U.S. Department of Health and Human Services


October National Breast Cancer Awareness Month

National Breast Cancer Awareness Month Collaborating Organizations

Photo: Three women taking part in Breast Cancer Awareness month

National Breast Cancer Awareness Month is a chance to raise awareness about the importance of screening and the early detection of breast cancer.

About 1 in 8 women born today in the United States will get breast cancer at some point during her life. After skin cancer, breast cancer is the most common kind of cancer in women.

The good news? Many women can survive breast cancer if it’s found and treated early. A mammogram – the screening test for breast cancer – can help find breast cancer early.

Make a difference! Spread the word about mammograms and encourage communities, organizations, families, and individuals to get involved.

How can National Breast Cancer Awareness Month make a difference?

We can use this opportunity to spread the word about important steps women can take to stay healthy.

Here are just a few ideas:

  • Ask doctors and nurses to speak to women about the importance of getting screened for breast cancer.
  • Encourage women age 40 and older to talk with their doctors about when to start getting mammograms.
  • Talk with women ages 50 to 74 in your community about getting mammograms every 2 years.

How can I help spread the word?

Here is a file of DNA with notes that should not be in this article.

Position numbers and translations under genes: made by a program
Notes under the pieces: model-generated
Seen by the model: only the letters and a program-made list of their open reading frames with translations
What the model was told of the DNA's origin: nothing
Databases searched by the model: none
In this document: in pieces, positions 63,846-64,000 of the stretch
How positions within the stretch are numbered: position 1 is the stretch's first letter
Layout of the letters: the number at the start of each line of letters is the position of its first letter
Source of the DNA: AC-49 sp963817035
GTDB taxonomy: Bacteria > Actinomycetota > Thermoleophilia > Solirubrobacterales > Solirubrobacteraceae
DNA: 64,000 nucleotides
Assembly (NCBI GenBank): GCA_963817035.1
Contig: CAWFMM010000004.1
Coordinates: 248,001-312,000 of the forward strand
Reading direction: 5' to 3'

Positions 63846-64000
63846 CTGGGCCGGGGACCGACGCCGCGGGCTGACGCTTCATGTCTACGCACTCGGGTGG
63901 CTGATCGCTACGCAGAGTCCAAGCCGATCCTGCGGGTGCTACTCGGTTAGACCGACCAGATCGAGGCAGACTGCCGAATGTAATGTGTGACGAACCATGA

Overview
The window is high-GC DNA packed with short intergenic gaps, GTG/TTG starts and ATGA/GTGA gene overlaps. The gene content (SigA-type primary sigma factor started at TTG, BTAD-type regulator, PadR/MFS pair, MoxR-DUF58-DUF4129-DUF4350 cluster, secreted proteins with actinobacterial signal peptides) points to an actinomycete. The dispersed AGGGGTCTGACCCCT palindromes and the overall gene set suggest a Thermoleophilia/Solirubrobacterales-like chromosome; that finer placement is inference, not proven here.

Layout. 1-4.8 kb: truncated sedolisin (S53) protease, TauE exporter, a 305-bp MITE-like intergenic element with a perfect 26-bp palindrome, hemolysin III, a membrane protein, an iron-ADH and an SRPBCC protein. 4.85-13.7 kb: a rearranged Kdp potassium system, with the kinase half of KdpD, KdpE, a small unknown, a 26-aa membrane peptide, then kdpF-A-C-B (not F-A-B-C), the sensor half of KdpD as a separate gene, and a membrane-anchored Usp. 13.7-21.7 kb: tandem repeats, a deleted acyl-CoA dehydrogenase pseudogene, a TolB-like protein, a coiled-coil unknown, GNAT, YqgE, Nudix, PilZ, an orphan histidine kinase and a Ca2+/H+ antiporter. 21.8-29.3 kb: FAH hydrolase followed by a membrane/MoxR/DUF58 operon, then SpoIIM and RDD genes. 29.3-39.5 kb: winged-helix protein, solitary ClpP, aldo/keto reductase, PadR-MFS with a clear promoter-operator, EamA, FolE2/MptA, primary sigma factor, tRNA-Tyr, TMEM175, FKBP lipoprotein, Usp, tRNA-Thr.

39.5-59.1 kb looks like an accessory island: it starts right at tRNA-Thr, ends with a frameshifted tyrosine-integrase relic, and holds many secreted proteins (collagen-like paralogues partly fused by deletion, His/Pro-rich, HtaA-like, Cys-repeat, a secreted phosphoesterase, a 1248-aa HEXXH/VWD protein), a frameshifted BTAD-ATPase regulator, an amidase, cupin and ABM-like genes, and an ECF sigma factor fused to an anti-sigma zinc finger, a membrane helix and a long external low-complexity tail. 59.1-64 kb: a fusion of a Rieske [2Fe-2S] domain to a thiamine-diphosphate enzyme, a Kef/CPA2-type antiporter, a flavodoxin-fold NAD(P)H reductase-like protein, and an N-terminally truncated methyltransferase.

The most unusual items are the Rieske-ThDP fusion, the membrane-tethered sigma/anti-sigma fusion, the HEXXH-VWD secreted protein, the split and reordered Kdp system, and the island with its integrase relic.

We’ve made it easier for you to make a difference! This toolkit is full of ideas to help you take action today. For example:

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Get the Word Out

  Sample Tweets

Show you care. Send an e-card with breast cancer prevention and screening info to a loved one: http://1.usa.gov/XQUnj7

Q. What is a mammogram?
A. A mammogram is an x ray of the breast to check for breast cancer. Find out more: http://1.usa.gov/13uheVg.

Nervous about getting a mammogram? Watch this short video about mammograms and what to expect: http://1.usa.gov/fKtUB.

If breast or ovarian cancer runs in your family, talk with your doctor. More: http://1.usa.gov/XuC3NE.

Did you know? Breast cancer can occur in men. Over 2,000 men are diagnosed each year. More: http://1.usa.gov/HSlf4.

Worried about cost? Mammograms are covered for women over age 40 under the health care reform law. More: http://1.usa.gov/159zd67 .

  Web Badge

  • Add this free Web badge to your Web site, blog, or social networking profile to show your support for National Breast Cancer Awareness Month.
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Get Involved

Take action to increase awareness about breast cancer and breast cancer screenings.

  1. Display posters about breast cancer screening in your organization’s break room.
  2. Ask health professionals from your local hospital or clinic to share information about mammograms and early detection with your employees or members.
  3. Post materials about breast cancer screening at a local health fair.
  4. Partner with local women’s organizations, community groups, and senior centers to reach women age 40 and older with important information on breast cancer screening.
  5. Host a breast cancer walk with your organization’s members.

Adapted from the National Breast Cancer Awareness Month Collaborating Organizations.
Contact the National Breast Cancer Awareness Month Collaborating Organizations at nbcam@astrazeneca.com for more information and materials.

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